Sometimes the best treatment for a specific person’s lung cancer ends up to be surgery. For Mo, that was a Wedge Resection surgery.
With all thanks to an annual Shenanigans Shuttle – a party bus celebrating both St. Patrick’s Day and her daughter’s birthday – Mo Welborn would soon discover that she had Non Small Cell Lung cancer, stage 2B.
It was March, 2014. Within days of the Shenanigan Shuttle, several revelers came down with bronchitis and other upper respiratory illnesses. Seeing how virulent this bug had proven to be, the moment she started to cough, Mo made an appointment to see her primary care physician. She was seen by a nurse practitioner who suspected bronchitis and prescribed a cough suppressant. As Mo was leaving, and almost as an afterthought, the nurse suggested Mo get a chest X Ray. That was on a Tuesday.
From Chest X Ray to CT Scan
Wednesday, Mo got a call from the nurse explaining that the radiologists saw something suspicious on the X-ray and sent her for a CT Scan. The concern was great enough that it was scheduled for the following day, Thursday.
On Friday, while driving home from work, Mo received a call from her doctor. In the time it took her to pull over to take the call, she had missed it. She called right back and was surprised that her doctor answered the phone right away.
“We need to have a discussion. The CT scan came back with a very suspicious spiculated mass, meaning it has uneven edges. It could be cancerous.”
Mo nearly dropped the phone. This was not the news she was expecting to receive. Shocked, she only wanted to know if it was a death sentence.
“It could be, but I don’t think it is.”
With a promise to regroup on Monday, the doctor told her to go home and relax. That night, having decided to keep the news to herself for a few days, Mo first went out to dinner with friends. It wasn’t until she arrived home that she allowed herself a little pity party, consumed with fear and the what-ifs that lay ahead.
And then she gave herself a strict talking to and told herself to:
“Pull myself up by the bootstraps.”
And she did.
Lung Wedge Resection Surgery a Success
Monday, less than a week after having noticed a cough, Mo and her adult son and daughter joined a conference call with what would become what she refers to as her incredible medical team.
A PET scan lit up and the cancer was growing rapidly. The decision was made to have Mo undergo a wedge resection. Wedge resection surgery removes the cancerous tumor, as well as a wedge-shaped section of the lung around the tumor. A wedge resection is less invasive than other surgical treatments for lung cancer and may be appropriate if the cancer, like Mo’s was, is relatively contained. Patients recovering from wedge resection surgery can expect to feel fatigue, pain, or shortness of breath. Still, Mo’s wedge resection was deemed a success, and the team, in an effort to eradicate any remaining cancer cells that may be hiding, suggested Mo undergo 12 rounds of chemotherapy.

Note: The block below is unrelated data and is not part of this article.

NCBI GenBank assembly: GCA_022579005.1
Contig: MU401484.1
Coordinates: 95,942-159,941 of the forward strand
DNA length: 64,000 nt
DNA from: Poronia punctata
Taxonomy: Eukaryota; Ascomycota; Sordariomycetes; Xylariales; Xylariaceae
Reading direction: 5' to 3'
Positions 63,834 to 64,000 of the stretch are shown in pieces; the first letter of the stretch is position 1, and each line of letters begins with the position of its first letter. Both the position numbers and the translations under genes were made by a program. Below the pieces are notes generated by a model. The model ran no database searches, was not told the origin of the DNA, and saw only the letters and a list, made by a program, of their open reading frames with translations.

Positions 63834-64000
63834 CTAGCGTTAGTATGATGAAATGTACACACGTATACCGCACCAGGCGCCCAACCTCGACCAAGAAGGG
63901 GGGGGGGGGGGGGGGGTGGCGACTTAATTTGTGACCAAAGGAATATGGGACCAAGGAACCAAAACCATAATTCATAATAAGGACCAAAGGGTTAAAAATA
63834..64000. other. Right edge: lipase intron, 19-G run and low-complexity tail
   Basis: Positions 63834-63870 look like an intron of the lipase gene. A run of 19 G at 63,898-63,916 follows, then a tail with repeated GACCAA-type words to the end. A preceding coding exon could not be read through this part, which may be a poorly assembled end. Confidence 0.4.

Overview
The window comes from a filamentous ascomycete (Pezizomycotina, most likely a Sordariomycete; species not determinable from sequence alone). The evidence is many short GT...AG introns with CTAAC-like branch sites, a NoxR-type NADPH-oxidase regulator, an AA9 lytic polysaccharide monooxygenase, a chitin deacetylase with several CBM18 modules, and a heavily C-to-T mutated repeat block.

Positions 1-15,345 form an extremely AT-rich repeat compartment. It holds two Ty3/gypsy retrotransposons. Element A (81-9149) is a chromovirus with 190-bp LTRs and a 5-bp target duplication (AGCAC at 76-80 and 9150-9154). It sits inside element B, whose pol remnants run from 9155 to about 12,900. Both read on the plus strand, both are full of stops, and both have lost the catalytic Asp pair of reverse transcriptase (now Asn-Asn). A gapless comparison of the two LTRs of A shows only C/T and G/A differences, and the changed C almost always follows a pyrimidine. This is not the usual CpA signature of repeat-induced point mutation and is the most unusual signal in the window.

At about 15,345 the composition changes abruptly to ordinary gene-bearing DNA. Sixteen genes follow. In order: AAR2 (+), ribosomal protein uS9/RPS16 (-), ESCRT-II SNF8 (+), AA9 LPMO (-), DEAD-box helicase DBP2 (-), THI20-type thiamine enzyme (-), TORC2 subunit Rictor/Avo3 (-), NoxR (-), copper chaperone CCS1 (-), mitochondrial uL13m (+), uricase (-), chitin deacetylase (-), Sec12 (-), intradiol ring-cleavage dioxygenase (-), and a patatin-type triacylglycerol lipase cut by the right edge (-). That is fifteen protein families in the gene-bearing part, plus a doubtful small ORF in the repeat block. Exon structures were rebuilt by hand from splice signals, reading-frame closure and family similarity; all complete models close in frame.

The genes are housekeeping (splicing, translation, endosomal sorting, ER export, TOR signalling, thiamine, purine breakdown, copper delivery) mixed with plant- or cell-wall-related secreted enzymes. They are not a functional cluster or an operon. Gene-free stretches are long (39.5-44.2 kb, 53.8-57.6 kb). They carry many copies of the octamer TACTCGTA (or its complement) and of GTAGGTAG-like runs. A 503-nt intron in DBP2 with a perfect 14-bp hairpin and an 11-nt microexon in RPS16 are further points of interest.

Recovery After Lung Wedge ResectionTo No Evidence of Disease for Mo
Mo, who has underlying heart issues, diabetes, and happens to be allergic to many medications, had a tough time with the chemotherapy. The day after her first infusion she struggled with very difficult side effects. In fact, she was choking, coughing and gagging so hard that she ultimately broke a rib. Her medical team agreed to stop all chemotherapy. That was nearly six years ago and Mo is thrilled to be NED (no evidence of disease).
“I have been really, really lucky. Sure. I had lung cancer, but it was early. I listened to my body and surrounded myself with an incredible support group. Always remember to not give up, you will never walk alone.”
More about Mo aka Queeny Mo. (She earned this title having run the Buffalo Grove (IL) Festival for many years.) She is high spirited, a little bit sassy, has a terrific sense of humor, and does everything in her power to support any organization that is working toward a cure for lung cancer. She counts among her dearest friends many other lung cancer patients who refer to themselves as Lung Cancer Babes. Check out some of their stories: Bobbi Cohen, Ivy Elkins, Jill Feldman,Terry Gillespie, Juanita Segura, and Michelle Running.
When is Surgery an Option for Lung Cancer Treatment?
According to Dr. David Johnson, Chairman Emeritus of Lung Cancer Foundation of America’s Scientific Advisory Board, “We have techniques for early detection of lung cancer that, frankly, didn’t exist 30 or 40 years ago. Today we have the ability to improve early detection, find tumors when they’re still surgically curable, and remove them.” LCFA Scientific Advisory Board member, Dr. Denise Aberle, says, “Most people when they are diagnosed with lung cancer are diagnosed at a late stage when the options for treatment are relatively few. There is, however, a period of time before symptoms develop that we call the “pre-clinical” phase of lung cancer. And, it is during that time that there is the possibility of screening an individual and detecting the disease at an early enough stage that a surgical or other local procedure could in fact cure them. And, cancer in its earliest stages are the most treatable. Those folks, currently, have the best odds of being able to survive and live well beyond their cancer diagnosis.”